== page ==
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Suppression of Premixed Flames by Water Mist in Microgravity: Findings From the MIST Experiment on STS-107.


pdf icon Suppression of Premixed Flames by Water Mist in Microgravity: Findings From the MIST Experiment on STS-107. (435 K)
Abbud-Madrid, A.; McKinnon, J. T.; Amon, F. K.; Gokoglu, S.

Halon Options Technical Working Conference, 14th. Proceedings. HOTWC 2004. Sponsored by: 3M Specialty Materials, Boeing, Chemical Development Studies, Inc., DuPont Fire Extinguishants, Halon Alternative Research Corp., Hughes Associates, Inc., Kidde-Fenwal, Inc., Sandia National Laboratories, SEVO Systems, Next Generation Fire Suppression Technology Program. May 4-6, 2004, Albuquerque, NM, 1-14 pp, 2004.

Keywords:

halon alternatives; halons; fire suppression; water mist; premixed flames; microgravity; space shuttle; flame fronts; burning velocity; flame propagation

Abstract:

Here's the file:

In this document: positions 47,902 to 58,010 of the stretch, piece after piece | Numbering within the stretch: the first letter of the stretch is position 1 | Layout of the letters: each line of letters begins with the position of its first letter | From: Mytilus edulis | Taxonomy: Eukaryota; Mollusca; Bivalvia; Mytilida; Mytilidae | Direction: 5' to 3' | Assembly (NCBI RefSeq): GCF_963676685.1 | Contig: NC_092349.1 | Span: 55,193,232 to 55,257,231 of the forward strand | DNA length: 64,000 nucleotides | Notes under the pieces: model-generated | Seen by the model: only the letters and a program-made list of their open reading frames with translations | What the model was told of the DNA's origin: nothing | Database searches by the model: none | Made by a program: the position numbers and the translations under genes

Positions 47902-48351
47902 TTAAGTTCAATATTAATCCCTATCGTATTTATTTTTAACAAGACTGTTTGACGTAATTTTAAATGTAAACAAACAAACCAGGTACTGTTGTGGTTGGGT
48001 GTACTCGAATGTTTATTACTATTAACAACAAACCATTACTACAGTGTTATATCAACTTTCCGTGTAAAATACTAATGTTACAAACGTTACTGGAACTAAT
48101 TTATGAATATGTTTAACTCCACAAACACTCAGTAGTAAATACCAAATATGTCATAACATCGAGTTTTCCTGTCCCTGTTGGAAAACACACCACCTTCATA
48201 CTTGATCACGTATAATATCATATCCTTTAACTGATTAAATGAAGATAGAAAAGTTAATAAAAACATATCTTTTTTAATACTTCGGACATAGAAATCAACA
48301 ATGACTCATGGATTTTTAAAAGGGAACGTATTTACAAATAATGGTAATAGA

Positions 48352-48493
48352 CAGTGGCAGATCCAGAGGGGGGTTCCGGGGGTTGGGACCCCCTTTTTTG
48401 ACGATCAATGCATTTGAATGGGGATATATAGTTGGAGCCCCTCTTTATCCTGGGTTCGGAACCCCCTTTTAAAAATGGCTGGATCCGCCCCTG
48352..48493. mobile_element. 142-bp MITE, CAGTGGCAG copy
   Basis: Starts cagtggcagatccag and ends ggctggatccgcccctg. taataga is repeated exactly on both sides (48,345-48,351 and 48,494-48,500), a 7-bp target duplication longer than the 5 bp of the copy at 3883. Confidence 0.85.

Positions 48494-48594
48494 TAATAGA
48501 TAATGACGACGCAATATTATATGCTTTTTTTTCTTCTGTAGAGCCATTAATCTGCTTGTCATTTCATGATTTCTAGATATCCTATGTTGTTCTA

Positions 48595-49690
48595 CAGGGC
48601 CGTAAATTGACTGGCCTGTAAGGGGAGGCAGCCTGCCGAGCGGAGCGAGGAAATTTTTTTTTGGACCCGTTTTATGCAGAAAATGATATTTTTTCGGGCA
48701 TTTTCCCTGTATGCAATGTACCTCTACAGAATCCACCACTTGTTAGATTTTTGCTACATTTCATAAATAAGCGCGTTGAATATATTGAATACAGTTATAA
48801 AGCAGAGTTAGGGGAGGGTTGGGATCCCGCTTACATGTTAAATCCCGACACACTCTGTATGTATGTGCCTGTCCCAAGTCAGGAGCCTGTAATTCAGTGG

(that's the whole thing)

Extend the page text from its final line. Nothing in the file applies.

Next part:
A preliminary analysis of the results obtained from the Water-Mist Fire Suppression experiment (Mist) that flew on the STS-107 mission of the Space Shuttle is presented. The objective of Mist is to study the effects of droplet size distribution and water concentration on the burning velocity of a propagating premixed propane-air flame. Changes of the laminar flame speed and shape are used as the measure of flame suppression efficacy. Thirty-two tests were conducted with four different fuel-air equivalence ratios (0.6, 0.7, 1.0, and 1.3), two droplet size distributions (count median diameters of 20 and 30 mm), and water loadings (measured in water mass fraction) ranging from 0.0 to 0.1. The injection of water mist in microgravity resulted in a uniformly distributed and quiescent droplet cloud. Lean flames with a parabolic flame front monotonically slowed down to a steady-state velocity through the mist cloud. Small droplet size distributions are consistently more effective than larger ones in suppressing the propagation of lean flames with the effect of droplet size diminishing at the lowest burning velocities. Increased water loading always results in slower flames, with lean flames more easily suppressed than richer ones. Flame extinction was obtained for lean flames with water mass fractions under 0.05.